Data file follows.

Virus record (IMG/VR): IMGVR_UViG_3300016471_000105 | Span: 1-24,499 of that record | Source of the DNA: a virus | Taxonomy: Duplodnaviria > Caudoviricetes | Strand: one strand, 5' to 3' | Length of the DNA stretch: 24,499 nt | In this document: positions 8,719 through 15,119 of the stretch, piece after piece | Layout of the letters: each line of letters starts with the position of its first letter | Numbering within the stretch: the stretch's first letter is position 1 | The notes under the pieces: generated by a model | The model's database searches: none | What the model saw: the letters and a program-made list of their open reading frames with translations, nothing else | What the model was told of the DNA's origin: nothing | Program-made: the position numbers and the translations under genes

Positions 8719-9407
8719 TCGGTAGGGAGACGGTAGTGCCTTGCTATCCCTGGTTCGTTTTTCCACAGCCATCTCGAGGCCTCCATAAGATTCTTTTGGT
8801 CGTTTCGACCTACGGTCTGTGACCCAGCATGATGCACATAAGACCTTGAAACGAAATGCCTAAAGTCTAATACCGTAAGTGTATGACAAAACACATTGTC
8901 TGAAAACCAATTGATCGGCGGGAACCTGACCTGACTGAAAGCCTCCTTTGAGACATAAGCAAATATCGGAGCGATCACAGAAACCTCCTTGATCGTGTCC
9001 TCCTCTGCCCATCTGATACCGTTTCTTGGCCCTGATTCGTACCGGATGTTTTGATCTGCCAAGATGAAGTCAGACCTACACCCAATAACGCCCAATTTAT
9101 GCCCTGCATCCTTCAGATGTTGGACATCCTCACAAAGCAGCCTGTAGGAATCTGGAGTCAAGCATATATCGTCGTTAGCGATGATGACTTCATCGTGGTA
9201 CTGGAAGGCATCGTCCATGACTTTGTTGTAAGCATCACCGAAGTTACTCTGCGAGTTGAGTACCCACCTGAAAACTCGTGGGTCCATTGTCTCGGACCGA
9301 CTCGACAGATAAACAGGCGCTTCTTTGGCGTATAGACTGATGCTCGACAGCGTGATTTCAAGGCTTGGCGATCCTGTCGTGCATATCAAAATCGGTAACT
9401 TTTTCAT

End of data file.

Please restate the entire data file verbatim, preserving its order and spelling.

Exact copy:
Virus record (IMG/VR): IMGVR_UViG_3300016471_000105 | Span: 1-24,499 of that record | Source of the DNA: a virus | Taxonomy: Duplodnaviria > Caudoviricetes | Strand: one strand, 5' to 3' | Length of the DNA stretch: 24,499 nt | In this document: positions 8,719 through 15,119 of the stretch, piece after piece | Layout of the letters: each line of letters starts with the position of its first letter | Numbering within the stretch: the stretch's first letter is position 1 | The notes under the pieces: generated by a model | The model's database searches: none | What the model saw: the letters and a program-made list of their open reading frames with translations, nothing else | What the model was told of the DNA's origin: nothing | Program-made: the position numbers and the translations under genes

Positions 8719-9407
8719 TCGGTAGGGAGACGGTAGTGCCTTGCTATCCCTGGTTCGTTTTTCCACAGCCATCTCGAGGCCTCCATAAGATTCTTTTGGT
8801 CGTTTCGACCTACGGTCTGTGACCCAGCATGATGCACATAAGACCTTGAAACGAAATGCCTAAAGTCTAATACCGTAAGTGTATGACAAAACACATTGTC
8901 TGAAAACCAATTGATCGGCGGGAACCTGACCTGACTGAAAGCCTCCTTTGAGACATAAGCAAATATCGGAGCGATCACAGAAACCTCCTTGATCGTGTCC
9001 TCCTCTGCCCATCTGATACCGTTTCTTGGCCCTGATTCGTACCGGATGTTTTGATCTGCCAAGATGAAGTCAGACCTACACCCAATAACGCCCAATTTAT
9101 GCCCTGCATCCTTCAGATGTTGGACATCCTCACAAAGCAGCCTGTAGGAATCTGGAGTCAAGCATATATCGTCGTTAGCGATGATGACTTCATCGTGGTA
9201 CTGGAAGGCATCGTCCATGACTTTGTTGTAAGCATCACCGAAGTTACTCTGCGAGTTGAGTACCCACCTGAAAACTCGTGGGTCCATTGTCTCGGACCGA
9301 CTCGACAGATAAACAGGCGCTTCTTTGGCGTATAGACTGATGCTCGACAGCGTGATTTCAAGGCTTGGCGATCCTGTCGTGCATATCAAAATCGGTAACT
9401 TTTTCAT